"I think I moved, you know, okay today. I don't think I ran as many balls down or played offensively on the defensive shot as well as I have in the past. And I think those things definitely make a difference in the match."

Ivanovic figures to be the clear-cut favorite to emerge from the bottom of the draw, especially after the rising star Radwanska had her surprising run halted.

Despite being five years removed from her last appearance in the quarterfinals of a major, Hantuchova had a comfortable win over Radwanska.

Hantuchova made the semifinals of a Grand Slam for the first time in her career with a 6-2, 6-2 victory over the 29th-seeded Pole on Rod Laver Arena.

"I felt like I had a great opportunity to win this match, but I still had to go out there and play my best, which I think I did at times," Hantuchova said. "Yeah, I'm just extremely happy to be in the semis. It means a lot."

This was the fourth time that Hantuchova had been in the quarterfinals of a Grand Slam, with the last coming here in 2003 in a straight-sets loss to Venus Williams.

"I guess I had to get through all, you know, the tough times and get experience in order to be able to get to this stage," she said. "That's why I can appreciate moments like this much, much more. I'm definitely enjoying it and really happy."

Radwanska was unable to exert any real pressure on the Slovakian despite showing glimpses of the form that had allowed her to upset second seed Svetlana Kuznetsova and 14th-seeded Nadia Petrova on her way to the round of eight.

It was Hantuchova who struck first with a break early in the opening set before converting a sixth set point on Radwanska's serve to take it 6-2.

The Pole managed to pressure the ninth seed's serve at the start of the second set but Hantuchova held on before breaking Radwanska once again. Another break saw Hantuchova race into a 4-0 lead, but the 18-year-old Radwanska hit back with one of her own.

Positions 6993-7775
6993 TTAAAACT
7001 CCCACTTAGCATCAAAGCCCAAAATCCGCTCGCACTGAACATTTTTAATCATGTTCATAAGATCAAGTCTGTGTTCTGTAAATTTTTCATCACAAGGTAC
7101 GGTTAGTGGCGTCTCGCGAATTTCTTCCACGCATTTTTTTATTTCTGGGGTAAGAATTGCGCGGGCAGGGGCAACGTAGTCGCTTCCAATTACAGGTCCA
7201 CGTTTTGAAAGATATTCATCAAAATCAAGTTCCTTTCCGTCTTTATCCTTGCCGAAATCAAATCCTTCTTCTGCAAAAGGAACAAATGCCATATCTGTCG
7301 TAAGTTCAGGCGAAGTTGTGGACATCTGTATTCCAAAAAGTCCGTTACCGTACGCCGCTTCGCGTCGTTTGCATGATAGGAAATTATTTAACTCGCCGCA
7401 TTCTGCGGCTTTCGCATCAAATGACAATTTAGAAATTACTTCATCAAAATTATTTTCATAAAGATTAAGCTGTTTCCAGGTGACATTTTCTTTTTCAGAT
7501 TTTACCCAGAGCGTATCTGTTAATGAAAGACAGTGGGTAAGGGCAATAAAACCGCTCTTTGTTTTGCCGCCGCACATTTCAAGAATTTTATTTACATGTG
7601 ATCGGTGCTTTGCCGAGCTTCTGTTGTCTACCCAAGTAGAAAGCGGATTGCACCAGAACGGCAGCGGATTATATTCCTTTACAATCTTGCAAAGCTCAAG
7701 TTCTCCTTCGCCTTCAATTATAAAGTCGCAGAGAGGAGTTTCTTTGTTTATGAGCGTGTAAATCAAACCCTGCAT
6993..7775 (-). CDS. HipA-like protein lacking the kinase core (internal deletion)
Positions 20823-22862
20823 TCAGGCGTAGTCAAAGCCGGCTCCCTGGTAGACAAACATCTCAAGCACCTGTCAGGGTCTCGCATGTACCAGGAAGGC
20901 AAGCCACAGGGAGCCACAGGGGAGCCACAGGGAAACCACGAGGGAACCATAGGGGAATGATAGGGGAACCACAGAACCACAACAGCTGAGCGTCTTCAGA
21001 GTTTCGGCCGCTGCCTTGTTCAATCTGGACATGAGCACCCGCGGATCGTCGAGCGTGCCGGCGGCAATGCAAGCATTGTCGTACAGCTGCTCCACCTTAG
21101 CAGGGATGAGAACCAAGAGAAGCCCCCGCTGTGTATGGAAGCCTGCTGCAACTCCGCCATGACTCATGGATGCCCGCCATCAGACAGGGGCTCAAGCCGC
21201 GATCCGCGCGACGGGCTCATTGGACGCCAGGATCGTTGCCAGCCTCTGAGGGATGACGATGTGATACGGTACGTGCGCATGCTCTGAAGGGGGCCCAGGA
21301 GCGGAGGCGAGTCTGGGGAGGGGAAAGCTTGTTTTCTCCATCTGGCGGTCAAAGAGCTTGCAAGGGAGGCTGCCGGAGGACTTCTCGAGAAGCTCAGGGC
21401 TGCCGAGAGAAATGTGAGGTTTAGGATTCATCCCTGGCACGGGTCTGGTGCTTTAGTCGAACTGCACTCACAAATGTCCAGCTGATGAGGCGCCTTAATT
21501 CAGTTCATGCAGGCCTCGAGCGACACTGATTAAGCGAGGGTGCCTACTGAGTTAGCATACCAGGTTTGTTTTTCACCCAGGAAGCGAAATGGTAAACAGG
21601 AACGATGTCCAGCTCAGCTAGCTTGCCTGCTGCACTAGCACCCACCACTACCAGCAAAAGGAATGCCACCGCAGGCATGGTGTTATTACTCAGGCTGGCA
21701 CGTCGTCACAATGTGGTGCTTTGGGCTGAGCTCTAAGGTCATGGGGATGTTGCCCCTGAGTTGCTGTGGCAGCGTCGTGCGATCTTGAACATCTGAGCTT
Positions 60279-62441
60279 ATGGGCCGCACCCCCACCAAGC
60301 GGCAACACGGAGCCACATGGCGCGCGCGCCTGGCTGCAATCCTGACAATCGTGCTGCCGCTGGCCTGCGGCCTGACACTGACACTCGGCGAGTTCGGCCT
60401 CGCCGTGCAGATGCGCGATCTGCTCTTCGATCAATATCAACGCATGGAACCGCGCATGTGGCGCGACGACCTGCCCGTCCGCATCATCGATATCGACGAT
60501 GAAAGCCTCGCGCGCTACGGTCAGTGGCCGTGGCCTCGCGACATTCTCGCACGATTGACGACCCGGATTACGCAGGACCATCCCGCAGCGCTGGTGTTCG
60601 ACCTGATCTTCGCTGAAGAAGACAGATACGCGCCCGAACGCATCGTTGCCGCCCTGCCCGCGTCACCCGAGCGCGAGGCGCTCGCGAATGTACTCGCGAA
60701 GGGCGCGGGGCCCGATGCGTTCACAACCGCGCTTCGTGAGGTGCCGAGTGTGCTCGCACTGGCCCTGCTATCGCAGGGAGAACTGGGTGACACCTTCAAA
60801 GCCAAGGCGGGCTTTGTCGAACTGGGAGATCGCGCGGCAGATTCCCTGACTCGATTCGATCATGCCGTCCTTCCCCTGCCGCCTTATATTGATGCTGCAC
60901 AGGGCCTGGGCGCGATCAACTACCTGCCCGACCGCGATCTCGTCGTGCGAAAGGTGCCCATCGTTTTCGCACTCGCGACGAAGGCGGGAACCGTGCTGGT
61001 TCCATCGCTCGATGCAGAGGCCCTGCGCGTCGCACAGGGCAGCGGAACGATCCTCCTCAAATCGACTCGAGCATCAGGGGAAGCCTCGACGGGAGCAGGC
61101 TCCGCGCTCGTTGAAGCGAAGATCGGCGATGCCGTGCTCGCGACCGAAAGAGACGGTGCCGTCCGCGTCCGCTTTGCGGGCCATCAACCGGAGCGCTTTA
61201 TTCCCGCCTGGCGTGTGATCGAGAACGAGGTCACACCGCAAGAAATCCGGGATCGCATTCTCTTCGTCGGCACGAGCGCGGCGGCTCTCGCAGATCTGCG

The Slovakian broke again immediately afterwards to move to the brink of victory but Radwanska was still fighting, securing another break with a forehand down the line.

However, it merely delayed the inevitable as Hantuchova wrapped up the match with a forehand that her opponent was unable to return.

Radwanska had beaten the 24-year-old Hantuchova in the only previous encounter, a second-round matchup in Zurich in October.

"Actually, I was playing against Daniela in Zurich, in winter, so not so long time ago," Radwanska said. "I beat her in two sets. But today was different. You know, she was playing very good. I made a few mistakes. I also have many chances, but I didn't use it. So next time."

Struggling with her serve, Radwanska was unable to put together the kind of comeback she had in her fourth-round match against Petrova. Despite facing deficits of 3-0 and 5-4 in the second set, the Pole rallied for a 1-6, 7-5, 6-0 win.

An owner of just one career singles title, Radwanska was playing in her first Grand Slam quarterfinal.

First prize is $1.28 million.